By Patrice Powers-Barker, OSU Extension, Lucas County
The Truth Contributor
What’s today’s date? What are the dates on the food items
in your refrigerator or pantry? Americans throw out a lot
more food than they expect to throw out. One of many
reasons for this might be in part because of unclear date
labels on food packages. What do those dates and phrases
First, let’s start with food safety. Food safety is an
important topic for all people, although there are a few
groups of people who are at higher risk of food poisoning.
These groups include children younger than five years old,
pregnant women, people with weakened immune systems and
adults older than 65 years old.
Not all of us fall into those higher risk groups but it’s
likely that if we’re eating with other people, someone will
be in one of those groups. It is important to follow the
four basic steps of food safety for all people. 1) Clean
hands and surfaces 2) separate raw meat from ready-to-eat
food, 3) Cook to the right temperature and 4) chill raw meat
and cooked leftovers promptly (within two hours). These same
four basic steps are important for any food preparation
whether it’s canned, frozen or fresh food.
No matter what type of food (fresh, canned, frozen), please
follow the basic food safety steps. When it comes to food
quality (not safety), there is often a peak time for
foods for things such as freshness and taste. We want our
food to be of high quality but if it is eaten a day or two
past the recommended date for quality, it does not
necessarily have anything to do with food safety. A food can
be safe but not high quality. For example, if someone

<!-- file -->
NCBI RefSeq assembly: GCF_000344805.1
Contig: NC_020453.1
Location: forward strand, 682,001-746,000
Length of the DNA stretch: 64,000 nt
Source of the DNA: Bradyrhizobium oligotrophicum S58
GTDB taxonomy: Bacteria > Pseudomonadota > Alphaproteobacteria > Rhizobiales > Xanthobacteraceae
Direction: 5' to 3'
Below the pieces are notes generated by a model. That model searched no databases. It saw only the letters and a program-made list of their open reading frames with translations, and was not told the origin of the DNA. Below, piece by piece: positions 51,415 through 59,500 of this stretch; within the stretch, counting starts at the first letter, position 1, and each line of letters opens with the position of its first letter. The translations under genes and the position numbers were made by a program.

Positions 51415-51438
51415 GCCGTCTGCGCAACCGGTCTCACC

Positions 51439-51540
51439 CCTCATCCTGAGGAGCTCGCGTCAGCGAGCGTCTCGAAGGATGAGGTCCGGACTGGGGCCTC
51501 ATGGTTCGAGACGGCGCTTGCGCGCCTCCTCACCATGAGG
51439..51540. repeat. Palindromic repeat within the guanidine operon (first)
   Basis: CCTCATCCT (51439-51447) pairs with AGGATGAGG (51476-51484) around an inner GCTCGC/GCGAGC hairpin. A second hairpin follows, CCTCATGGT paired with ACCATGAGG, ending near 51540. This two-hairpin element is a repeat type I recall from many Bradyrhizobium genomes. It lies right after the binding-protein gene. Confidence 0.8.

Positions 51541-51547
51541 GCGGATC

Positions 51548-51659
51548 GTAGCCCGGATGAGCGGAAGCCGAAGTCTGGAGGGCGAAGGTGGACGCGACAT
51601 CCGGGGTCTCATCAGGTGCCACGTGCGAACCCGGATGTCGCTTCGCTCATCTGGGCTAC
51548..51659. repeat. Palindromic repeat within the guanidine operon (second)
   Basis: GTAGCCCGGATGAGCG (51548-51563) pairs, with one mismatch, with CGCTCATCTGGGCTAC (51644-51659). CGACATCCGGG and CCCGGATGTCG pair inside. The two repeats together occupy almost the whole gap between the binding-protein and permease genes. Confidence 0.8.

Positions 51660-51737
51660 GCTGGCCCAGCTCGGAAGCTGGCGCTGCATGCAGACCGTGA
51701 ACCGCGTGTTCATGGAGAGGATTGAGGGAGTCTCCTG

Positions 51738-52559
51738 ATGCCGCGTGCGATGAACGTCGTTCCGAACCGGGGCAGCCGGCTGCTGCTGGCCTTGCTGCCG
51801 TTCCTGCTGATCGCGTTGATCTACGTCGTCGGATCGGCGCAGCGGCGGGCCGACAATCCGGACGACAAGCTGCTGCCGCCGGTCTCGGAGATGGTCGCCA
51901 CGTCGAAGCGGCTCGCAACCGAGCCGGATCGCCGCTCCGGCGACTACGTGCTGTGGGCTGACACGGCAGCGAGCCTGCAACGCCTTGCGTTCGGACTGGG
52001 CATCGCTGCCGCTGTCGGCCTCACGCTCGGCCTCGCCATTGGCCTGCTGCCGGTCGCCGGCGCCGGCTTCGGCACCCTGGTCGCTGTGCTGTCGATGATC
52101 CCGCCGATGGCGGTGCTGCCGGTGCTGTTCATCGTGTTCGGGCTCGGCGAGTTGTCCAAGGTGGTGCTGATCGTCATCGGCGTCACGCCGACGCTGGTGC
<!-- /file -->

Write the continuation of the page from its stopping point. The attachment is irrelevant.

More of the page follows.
leaves the cereal box open, the cereal may become stale –
and not the highest quality for enjoyment – but it does not
mean it will cause illness. A similar example is frozen food
that has been in the freezer for too long. It can be safe to
eat but if it has freezer burn it won’t taste as good.
The goal is to eat food that is good for your health, good
for your wallet and good for the environment. This means
limiting the amount of food waste. One study estimated that
the average American household spends more than $2,000
annually on wasted food. Will understanding the food labels
help you cut food waste and maintain food safety?
Unfortunately, there is no uniform or universally accepted
description to use for food. The only type of food that
requires a “Use-By” date is infant formula. For all other
foods, some examples of commonly used phrases include:
Best if Used By/Before indicates when a
product will be of best flavor or quality. It is not a
purchase or safety date.
tells the store how long
to display the product for sale for inventory management. It
is not a safety date.
is the last date
recommended for the product while at peak quality. It is not
a safety date (except when used on infant formula).
is when a product should be frozen to maintain peak quality.
It is not a purchase or safety date.
Canned food might have two different types of codes. They
may have a “best if used by” date and they will also have a
closed date or code. This code used by the manufacturer
indicates when the product was canned. This code doesn’t
usually mean anything to the consumer unless there is a food
recall. This code is used to track the product, help rotate
stock and it will help locate products in the event of a
recall. For food safety, don’t let canned foods freeze.
Also, throw away any cans that show signs of bulging,
leaking or severely dented. Most canned food products are
safe to use after the date if they are properly handled and
do not show any signs of spoilage. For best quality (not
safety), high-acid canned foods like tomatoes and fruits
will keep their best quality for 12 to 18 months. Low-acid
foods like meat and vegetables will keep for two to five
There is a free app called the FoodKeeper and the same
information can be found online at foodsafety.gov. Review
and rotate the food in your pantry, cupboard, refrigerator
and freezer. If food appears spoiled, don’t keep it for the
sake of saving money. To avoid throwing away food, keep in
mind the following, be aware of what foods you throw away,
don’t buy more foods than can be used before spoiling, plan
meals and usually a grocery list. Keep track of the food in
your cupboards, refrigerator and freezer and plan snacks and
meals from food on hand.
All the information is from the US Food and Drug
Administration, the US Department of Agriculture and OSU